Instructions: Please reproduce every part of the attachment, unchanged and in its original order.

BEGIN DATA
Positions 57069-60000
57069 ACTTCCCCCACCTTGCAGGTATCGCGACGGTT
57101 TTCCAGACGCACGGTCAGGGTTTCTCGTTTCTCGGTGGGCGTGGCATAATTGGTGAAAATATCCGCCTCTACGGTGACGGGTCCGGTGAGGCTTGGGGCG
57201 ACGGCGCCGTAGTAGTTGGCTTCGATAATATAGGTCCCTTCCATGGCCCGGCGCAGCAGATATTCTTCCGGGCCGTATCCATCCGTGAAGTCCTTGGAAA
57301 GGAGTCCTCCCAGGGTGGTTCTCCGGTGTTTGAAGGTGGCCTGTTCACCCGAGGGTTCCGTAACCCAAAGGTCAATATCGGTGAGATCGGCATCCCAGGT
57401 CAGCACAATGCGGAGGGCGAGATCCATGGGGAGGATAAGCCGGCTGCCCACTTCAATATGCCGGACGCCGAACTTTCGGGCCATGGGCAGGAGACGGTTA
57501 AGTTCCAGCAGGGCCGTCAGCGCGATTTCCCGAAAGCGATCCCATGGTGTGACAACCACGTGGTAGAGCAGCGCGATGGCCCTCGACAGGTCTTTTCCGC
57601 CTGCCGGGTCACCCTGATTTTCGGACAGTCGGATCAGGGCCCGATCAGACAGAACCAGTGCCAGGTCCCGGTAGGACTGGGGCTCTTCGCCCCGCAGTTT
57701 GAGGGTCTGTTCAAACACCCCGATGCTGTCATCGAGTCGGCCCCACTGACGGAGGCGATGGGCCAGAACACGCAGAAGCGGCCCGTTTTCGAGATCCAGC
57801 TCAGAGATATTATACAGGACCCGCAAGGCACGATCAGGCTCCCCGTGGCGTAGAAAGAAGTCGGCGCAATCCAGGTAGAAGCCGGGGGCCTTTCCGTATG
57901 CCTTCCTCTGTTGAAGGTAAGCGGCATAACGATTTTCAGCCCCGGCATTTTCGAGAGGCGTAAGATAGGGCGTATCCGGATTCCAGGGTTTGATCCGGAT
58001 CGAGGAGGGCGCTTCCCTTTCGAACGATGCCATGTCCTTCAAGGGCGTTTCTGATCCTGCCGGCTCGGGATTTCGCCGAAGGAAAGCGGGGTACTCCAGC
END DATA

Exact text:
Positions 57069-60000
57069 ACTTCCCCCACCTTGCAGGTATCGCGACGGTT
57101 TTCCAGACGCACGGTCAGGGTTTCTCGTTTCTCGGTGGGCGTGGCATAATTGGTGAAAATATCCGCCTCTACGGTGACGGGTCCGGTGAGGCTTGGGGCG
57201 ACGGCGCCGTAGTAGTTGGCTTCGATAATATAGGTCCCTTCCATGGCCCGGCGCAGCAGATATTCTTCCGGGCCGTATCCATCCGTGAAGTCCTTGGAAA
57301 GGAGTCCTCCCAGGGTGGTTCTCCGGTGTTTGAAGGTGGCCTGTTCACCCGAGGGTTCCGTAACCCAAAGGTCAATATCGGTGAGATCGGCATCCCAGGT
57401 CAGCACAATGCGGAGGGCGAGATCCATGGGGAGGATAAGCCGGCTGCCCACTTCAATATGCCGGACGCCGAACTTTCGGGCCATGGGCAGGAGACGGTTA
57501 AGTTCCAGCAGGGCCGTCAGCGCGATTTCCCGAAAGCGATCCCATGGTGTGACAACCACGTGGTAGAGCAGCGCGATGGCCCTCGACAGGTCTTTTCCGC
57601 CTGCCGGGTCACCCTGATTTTCGGACAGTCGGATCAGGGCCCGATCAGACAGAACCAGTGCCAGGTCCCGGTAGGACTGGGGCTCTTCGCCCCGCAGTTT
57701 GAGGGTCTGTTCAAACACCCCGATGCTGTCATCGAGTCGGCCCCACTGACGGAGGCGATGGGCCAGAACACGCAGAAGCGGCCCGTTTTCGAGATCCAGC
57801 TCAGAGATATTATACAGGACCCGCAAGGCACGATCAGGCTCCCCGTGGCGTAGAAAGAAGTCGGCGCAATCCAGGTAGAAGCCGGGGGCCTTTCCGTATG
57901 CCTTCCTCTGTTGAAGGTAAGCGGCATAACGATTTTCAGCCCCGGCATTTTCGAGAGGCGTAAGATAGGGCGTATCCGGATTCCAGGGTTTGATCCGGAT
58001 CGAGGAGGGCGCTTCCCTTTCGAACGATGCCATGTCCTTCAAGGGCGTTTCTGATCCTGCCGGCTCGGGATTTCGCCGAAGGAAAGCGGGGTACTCCAGC